Sonoro Eklipse

Unplggd Test Lab

Product: Eklipse Designer: Sonoro Price: $499.99 Rating: Weak Recommend

I live in a 300 square foot studio, yet I have a stereo amp that could fill a large dance club -- 770 watts. Despite all that potential boom, I only have a pair of Athena speakers plugged in that can handle 125-watts, but hey, if I wanted, I could blow your world.

Ironically, despite having so much power in the "living room," the way my space is laid out, you can't really hear the music from the kitchen. I started looking for an iPod dock/stereo small enough to fit on the shelf in my kitchen, but then thought, "do I really need 700-watts of stereo in my living room?" My search expanded to iPod docks that could easily be moved from kitchen to living room. Over the next few months I'll be taking a look at all kinds of iPod docks in the hopes of finding the perfect solution. Maybe my insights will help you on your search. We start with the Sonoro Eklipse...

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Ok, first, let me whine about the price. $500!!!

No this thing doesn't download free music for the rest of your life. It's just an iPod dock/CD player/radio/alarm clock. A very pricey iPod dock/CD player/radio/alarm clock.

Ok, moving on. The eklipse is very nice looking, with it's lacquered black finish, sexy curved edges, and sleek front, but that's where the gushing ends. Two things that any iPod dock should do well -- play audio and provide an easy interface to do so -- don't make the $500 cut.

While playing a variety of musical genres, from reggae to death metal, I noticed that the eklipse misses on the mids. The bass is heavy, vocals and instruments sounds muddy, almost as if they're being played underwater. When Mastedon's "Crystal Skull" came on, the intro sounded like someone was playing drums on a plastic bucket, when in fact the drummer plays on a 50-gallon steel drum.

One of the impressive features of the eklipse is that, despite being so diminutive, it really pumps up the volume. Too bad everything sounds like it's being blasted underwater.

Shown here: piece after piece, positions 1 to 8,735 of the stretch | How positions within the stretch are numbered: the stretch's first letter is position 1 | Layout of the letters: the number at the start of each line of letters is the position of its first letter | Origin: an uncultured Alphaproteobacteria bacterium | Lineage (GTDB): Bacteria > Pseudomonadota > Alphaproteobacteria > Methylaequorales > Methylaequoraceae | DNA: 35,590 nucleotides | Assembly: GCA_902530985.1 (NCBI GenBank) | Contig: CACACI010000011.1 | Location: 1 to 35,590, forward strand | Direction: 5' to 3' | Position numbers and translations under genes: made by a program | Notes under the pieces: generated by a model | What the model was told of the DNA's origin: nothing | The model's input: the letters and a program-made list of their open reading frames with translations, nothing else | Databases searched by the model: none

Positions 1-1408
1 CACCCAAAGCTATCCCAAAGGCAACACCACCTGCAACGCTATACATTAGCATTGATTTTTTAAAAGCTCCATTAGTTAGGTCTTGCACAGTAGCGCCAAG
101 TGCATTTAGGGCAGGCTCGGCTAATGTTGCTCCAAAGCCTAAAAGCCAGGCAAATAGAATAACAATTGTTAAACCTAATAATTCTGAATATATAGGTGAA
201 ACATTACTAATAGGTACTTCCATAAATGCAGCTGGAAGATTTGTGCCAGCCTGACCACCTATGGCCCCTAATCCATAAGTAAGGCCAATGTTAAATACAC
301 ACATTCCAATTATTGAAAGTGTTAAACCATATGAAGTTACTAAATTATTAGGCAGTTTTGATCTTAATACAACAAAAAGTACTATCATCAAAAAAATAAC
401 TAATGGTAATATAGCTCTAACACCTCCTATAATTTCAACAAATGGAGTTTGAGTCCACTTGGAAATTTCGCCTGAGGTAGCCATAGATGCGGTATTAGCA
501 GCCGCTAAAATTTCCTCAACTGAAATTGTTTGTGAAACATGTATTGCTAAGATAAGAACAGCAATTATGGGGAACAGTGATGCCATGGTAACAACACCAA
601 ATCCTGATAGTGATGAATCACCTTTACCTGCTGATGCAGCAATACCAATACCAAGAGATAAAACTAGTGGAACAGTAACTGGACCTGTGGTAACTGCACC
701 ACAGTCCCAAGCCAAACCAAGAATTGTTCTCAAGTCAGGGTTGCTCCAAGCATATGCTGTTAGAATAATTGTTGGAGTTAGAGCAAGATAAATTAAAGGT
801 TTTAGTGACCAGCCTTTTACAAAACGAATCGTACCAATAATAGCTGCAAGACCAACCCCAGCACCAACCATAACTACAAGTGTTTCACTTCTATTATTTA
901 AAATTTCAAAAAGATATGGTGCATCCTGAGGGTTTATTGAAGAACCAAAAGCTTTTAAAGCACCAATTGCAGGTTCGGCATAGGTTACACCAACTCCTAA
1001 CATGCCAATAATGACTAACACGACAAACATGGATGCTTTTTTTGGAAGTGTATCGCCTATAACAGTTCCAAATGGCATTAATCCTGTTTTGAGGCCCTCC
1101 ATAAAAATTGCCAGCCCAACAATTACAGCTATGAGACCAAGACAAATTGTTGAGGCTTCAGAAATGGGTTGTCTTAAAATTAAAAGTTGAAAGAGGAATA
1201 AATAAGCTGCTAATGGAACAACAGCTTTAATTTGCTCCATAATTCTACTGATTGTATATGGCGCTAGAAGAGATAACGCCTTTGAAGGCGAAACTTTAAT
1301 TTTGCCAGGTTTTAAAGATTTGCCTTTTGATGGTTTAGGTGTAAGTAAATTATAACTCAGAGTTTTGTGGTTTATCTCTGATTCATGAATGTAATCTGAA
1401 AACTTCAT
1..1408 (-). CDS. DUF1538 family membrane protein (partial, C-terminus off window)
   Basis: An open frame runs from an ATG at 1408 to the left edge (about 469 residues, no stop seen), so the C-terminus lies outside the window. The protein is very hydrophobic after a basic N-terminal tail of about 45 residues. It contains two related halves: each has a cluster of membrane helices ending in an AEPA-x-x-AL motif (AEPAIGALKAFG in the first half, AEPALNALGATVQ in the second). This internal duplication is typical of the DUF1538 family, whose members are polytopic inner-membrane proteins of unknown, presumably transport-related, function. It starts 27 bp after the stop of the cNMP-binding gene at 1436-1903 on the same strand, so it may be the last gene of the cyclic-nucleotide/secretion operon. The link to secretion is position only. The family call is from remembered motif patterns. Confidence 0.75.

Now for user interface. Despite having a pretty OLED screen, the eklipse doesn't show what's being played or give you control of iPod playback via its display. Instead the screen shows what mode's selected -- an iPod icon. Um, I'm pretty sure I could have figured that out on my own.

To get through iPod menus you can use the eklipse's remote or stereo controls, but you have to select options via your iPod's screen. Annoying when you're on the other side of the room since an iPod screen isn't designed to be read from distances, but the eklipse's easily could.

Once you're in the menu, you can't step out. You have to wait for it to time out. This is annoying since the volume controls morph into directional controls when in menu mode and you won't be able to adjust volume until the menu times out.

Let me walk you though a scenario which will really explain how frustrating this is.

Using the remote I go into the menu, find a song to play, and select it. It automatically starts, but the volume is way too high. I go to turn down the volume and realize I can't, on the remote or on the actual dock, because the system is still in menu mode. Every time I press a button on the remote or the dock the menu's timer restarts. The menu times out on its own in six seconds, so for six seconds you have to patiently wait while Mastodon is playing at waaaay over 10.

It's a shame this guy doesn't perform better because his body is slammin', but you know me; gotta have some brains with that six-pack!

Our Ratings:
Strong Recommend
Recommend
Weak Recommend
Avoid!

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